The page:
I discovered a piece of cookware I don’t have (Ben says that’s impossible). I don’t have an apfelskiver pan. I think that’s a very good thing. They look like a great deal of trouble to bake, and I suspect that other apple things taste as good or better. So I’m not looking for one.

And of course, I discovered White Lily flour. I’m still making discoveries about how to use it, when to mix it with other flours to get the desired result (for example, scones made with pure White Lily flour are too cakey for my taste, but if I add a little hard wheat flour (about 3 parts WL to 2 parts hard wheat) the texture is perfect.

And speaking of scones, you may remember that one of my goals was to find the perfect scone recipe. I hit it second time out, so now I’m messing with various additions for flavor. I used to think that apricot scones topped with apricot or peach jam were the best, but that was before I added some crystalized ginger to my plain scone dough.

The local co-op has a million varieties of organic crystalized or candied dried fruits, so I’m not through experimenting. But it’s hard to imagine anything better than that ginger. . .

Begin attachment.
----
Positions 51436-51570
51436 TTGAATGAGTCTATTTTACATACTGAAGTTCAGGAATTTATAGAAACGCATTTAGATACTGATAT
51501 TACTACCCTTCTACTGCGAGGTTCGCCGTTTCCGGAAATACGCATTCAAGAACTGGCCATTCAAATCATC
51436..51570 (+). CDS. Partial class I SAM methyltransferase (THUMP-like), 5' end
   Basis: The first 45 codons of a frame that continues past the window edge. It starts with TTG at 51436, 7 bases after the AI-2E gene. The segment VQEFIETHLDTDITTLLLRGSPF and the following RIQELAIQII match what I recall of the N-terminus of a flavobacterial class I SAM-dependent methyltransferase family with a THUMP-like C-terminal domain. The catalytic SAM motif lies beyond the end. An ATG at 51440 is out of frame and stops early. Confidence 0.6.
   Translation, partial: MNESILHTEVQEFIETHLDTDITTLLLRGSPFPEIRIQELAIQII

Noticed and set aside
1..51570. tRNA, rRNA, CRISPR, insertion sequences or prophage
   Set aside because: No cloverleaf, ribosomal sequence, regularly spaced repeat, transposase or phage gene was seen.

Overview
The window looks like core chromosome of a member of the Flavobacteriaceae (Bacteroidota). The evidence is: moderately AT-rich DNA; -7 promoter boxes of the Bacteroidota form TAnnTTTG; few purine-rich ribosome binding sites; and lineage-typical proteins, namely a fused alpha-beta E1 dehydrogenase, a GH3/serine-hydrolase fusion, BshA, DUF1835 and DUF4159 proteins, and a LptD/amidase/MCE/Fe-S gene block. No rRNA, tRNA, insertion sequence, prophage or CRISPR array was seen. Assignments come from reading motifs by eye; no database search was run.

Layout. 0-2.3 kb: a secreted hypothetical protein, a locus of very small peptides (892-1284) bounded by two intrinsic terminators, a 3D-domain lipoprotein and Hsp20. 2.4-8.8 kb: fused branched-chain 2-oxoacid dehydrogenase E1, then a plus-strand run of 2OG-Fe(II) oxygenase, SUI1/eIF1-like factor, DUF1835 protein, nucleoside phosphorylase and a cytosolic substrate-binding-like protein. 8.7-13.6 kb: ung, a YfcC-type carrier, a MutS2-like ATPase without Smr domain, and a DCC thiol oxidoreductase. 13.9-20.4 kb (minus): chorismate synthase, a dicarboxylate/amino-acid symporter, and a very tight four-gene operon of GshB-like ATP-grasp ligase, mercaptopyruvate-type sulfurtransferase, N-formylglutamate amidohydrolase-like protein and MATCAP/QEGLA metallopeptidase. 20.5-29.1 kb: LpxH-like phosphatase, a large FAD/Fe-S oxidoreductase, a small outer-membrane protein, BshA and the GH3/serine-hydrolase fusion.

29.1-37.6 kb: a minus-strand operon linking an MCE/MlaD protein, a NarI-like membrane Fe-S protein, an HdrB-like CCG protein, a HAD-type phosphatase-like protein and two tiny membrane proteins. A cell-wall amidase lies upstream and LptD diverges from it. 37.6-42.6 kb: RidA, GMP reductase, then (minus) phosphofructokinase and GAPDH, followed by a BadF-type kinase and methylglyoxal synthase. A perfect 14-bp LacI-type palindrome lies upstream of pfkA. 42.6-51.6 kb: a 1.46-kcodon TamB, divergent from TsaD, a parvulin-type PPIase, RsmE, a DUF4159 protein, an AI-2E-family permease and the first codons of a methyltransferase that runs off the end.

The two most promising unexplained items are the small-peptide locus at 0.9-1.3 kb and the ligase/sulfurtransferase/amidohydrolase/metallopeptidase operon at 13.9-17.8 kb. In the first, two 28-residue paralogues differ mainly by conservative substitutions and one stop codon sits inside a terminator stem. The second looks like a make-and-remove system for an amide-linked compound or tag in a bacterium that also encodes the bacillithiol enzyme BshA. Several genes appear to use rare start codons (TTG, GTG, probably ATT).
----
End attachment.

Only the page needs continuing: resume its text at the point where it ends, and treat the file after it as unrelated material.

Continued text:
One recent discovery is wonderful. Living off the grid as we do, I’ve become somewhat of an expert in flashlights. We’ve tried a number of LED mini-maglites with varying amounts of success. The problem with most of them is that a) they cost about $20, and b) they may be very bright up close but they don’t project. But I stumbled onto this weird little mini-mag (brand Performance Tool, made in China, of course, in a variety of bright metallic colors and basic black, but since I rarely chew on my flashlights, I doubt that there’s a problem here). It’s about 4 inches long, fits nicely in pocket, purse, or glovebox, uses 3 AAA batteries (don’t know the life expectancy yet, but with the LED lamps I’m expecting wonderful things), and projects its brightness about 25 yards (or roughly as far as you can shoot accurately with a pistol, even a good one). I liked it so much I bought a bunch of them ($3.50 each at Bi-Mart) and have scattered them around in useful places. I even have one by the stove for an oven light. And since I ended up for some strange reason (tied, I’m sure to a battery-buying binge I went on when I moved out here) with a surplus of AAA batteries, I think I’m getting a double hit here.